\"Some volunteers use incentives such as candy or money to encourage classroom participation.
Volunteer Todd Landry is a CPA and partner at Eadie & Payne LLP, Ontario, who uses chocolate coins as a reward for his financial knowledge quiz.
CPA Bruce Kajiwara of financial network investment
At Sacramento, students at huram Johnson High School paid a $2 bill and they got the right answer.
Others use creative ways to deliver concepts, such as pulling newspapers and building real
Plan the living budget of the elderly who leave alone after graduating from high school.
Public communication between volunteers and teachers is another key to a successful visit.
Teachers can provide volunteers with meaningful insights about their students and the appropriate level of delivery of information.
In addition, pre-visit contact helps eliminate any stress or anxiety associated with walking into an unfamiliar environment.
Volunteers can customize their visits based on information such as class size, academic level, grade and behavioral orientation.
Since the CalCPA program includes the teacher section, teachers are also able to better prepare for student visits.
Ventthrift & Biller LLP, a partner at Ventura, certified public accountant volunteer RockyLudes, noted that there was a problem with a class before his speech.
In the early days of the CalCPA financial literacy initiative, eager volunteers were encouraged by long-term financial literacy advocates such as CPA Stan Breitbard to \"not reinvent the wheel\", a tired partner from PricewaterhouseCoopers. As then-
Breitbard, chairman of the brefornia Jump $ tart alliance, encouraged his colleagues to meet with others in the field of financial literacy and to look for opportunities for cooperation and cooperation.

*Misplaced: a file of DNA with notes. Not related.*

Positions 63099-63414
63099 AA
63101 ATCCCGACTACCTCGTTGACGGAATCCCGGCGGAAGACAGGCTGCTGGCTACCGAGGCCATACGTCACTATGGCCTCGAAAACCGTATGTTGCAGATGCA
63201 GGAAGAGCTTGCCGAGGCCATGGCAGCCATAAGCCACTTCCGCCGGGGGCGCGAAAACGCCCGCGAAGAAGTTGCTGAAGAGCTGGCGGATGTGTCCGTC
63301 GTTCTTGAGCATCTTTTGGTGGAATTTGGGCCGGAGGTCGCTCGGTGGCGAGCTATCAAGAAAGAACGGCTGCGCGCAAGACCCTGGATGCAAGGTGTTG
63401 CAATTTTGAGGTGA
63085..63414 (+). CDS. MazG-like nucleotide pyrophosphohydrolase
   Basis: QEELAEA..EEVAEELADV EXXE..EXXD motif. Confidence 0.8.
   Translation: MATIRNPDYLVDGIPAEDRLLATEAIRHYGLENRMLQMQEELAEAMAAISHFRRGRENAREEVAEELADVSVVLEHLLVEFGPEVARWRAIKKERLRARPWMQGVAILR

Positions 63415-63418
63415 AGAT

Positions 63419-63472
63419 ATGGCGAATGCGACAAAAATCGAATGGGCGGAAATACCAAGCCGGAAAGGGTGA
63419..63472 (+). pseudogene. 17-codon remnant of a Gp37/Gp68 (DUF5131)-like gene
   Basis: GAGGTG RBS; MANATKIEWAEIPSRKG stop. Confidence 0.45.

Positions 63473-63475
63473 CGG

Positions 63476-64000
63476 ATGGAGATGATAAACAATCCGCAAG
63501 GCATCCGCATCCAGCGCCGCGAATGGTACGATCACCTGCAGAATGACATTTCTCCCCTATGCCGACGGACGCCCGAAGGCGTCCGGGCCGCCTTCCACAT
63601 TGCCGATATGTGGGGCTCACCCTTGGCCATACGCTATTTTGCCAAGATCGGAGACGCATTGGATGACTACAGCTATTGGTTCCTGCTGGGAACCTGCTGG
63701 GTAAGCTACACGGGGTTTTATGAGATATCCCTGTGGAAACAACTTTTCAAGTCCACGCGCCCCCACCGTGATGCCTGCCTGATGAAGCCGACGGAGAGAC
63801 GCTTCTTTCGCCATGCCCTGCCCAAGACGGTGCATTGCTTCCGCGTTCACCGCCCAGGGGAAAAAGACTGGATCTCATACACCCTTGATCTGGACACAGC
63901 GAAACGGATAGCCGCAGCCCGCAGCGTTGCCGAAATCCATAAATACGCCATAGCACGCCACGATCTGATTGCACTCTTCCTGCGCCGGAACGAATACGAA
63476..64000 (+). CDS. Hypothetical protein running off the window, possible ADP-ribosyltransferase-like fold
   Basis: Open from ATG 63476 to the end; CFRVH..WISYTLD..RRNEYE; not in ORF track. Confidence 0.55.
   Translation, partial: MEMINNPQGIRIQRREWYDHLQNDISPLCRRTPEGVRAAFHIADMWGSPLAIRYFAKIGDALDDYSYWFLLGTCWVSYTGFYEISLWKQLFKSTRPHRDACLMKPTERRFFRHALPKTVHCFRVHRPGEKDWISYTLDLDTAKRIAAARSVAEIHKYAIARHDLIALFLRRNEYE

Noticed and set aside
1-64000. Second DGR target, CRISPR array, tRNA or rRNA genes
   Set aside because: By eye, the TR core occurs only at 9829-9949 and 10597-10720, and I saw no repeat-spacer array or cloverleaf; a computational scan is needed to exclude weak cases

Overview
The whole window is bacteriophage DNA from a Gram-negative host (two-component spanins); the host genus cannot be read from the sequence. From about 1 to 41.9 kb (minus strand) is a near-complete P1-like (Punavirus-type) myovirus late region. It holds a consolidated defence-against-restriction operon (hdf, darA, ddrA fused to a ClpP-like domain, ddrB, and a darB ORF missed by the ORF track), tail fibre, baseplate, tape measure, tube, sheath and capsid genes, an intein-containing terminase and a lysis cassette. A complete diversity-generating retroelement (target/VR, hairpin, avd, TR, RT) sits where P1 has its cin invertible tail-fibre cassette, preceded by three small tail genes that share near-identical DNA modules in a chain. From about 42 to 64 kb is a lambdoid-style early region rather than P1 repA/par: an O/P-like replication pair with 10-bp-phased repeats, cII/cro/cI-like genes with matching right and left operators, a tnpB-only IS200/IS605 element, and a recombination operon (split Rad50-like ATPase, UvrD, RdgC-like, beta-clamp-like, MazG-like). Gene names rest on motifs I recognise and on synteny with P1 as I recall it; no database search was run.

This suggestion proved to be of great value.
When CalCPA expanded its successful CPA career visit in high school for the first time, including financial knowledge, the speaker used both dollar and sensory material.
USD & Sense (www. calcpa. org/dollars)
The ACalCPA Institute project is at a workshop where a panel of Certified Public Accountants experts provides information on various topics of financial knowledge, followed by a Q & A session with the audience.
Workshop participants appreciate the opportunity to get free financial advice from CPA experts who have not tried to sell anything to them.
While Dollars & Sense continues to be a huge success in adult education, the program does not work in high school.
Enter Angie Grainger of Santa Rosa
CPA based on Moss Adams.
For calpa\'s Committee on Financial literature, Grainger is still quite new, and he meets a high school course written by the National Financial Education Foundation.
She was impressed with the material, so she introduced them to a local project she was involved in-Youth Business Week.
From there, the materials were introduced to the staff of The CalCPA, who worked with NEFE to try to integrate the materials into the efforts of the CalCPA.
As NEFE wiwiwikidner, in the fall of 2007, CalCPA will be a key role in promoting intensive high school programs across the state.
Come to a school near you, each financial literacy class is tailored to the time limit of a class meeting, ranging from 45 minutes to 90 minutes.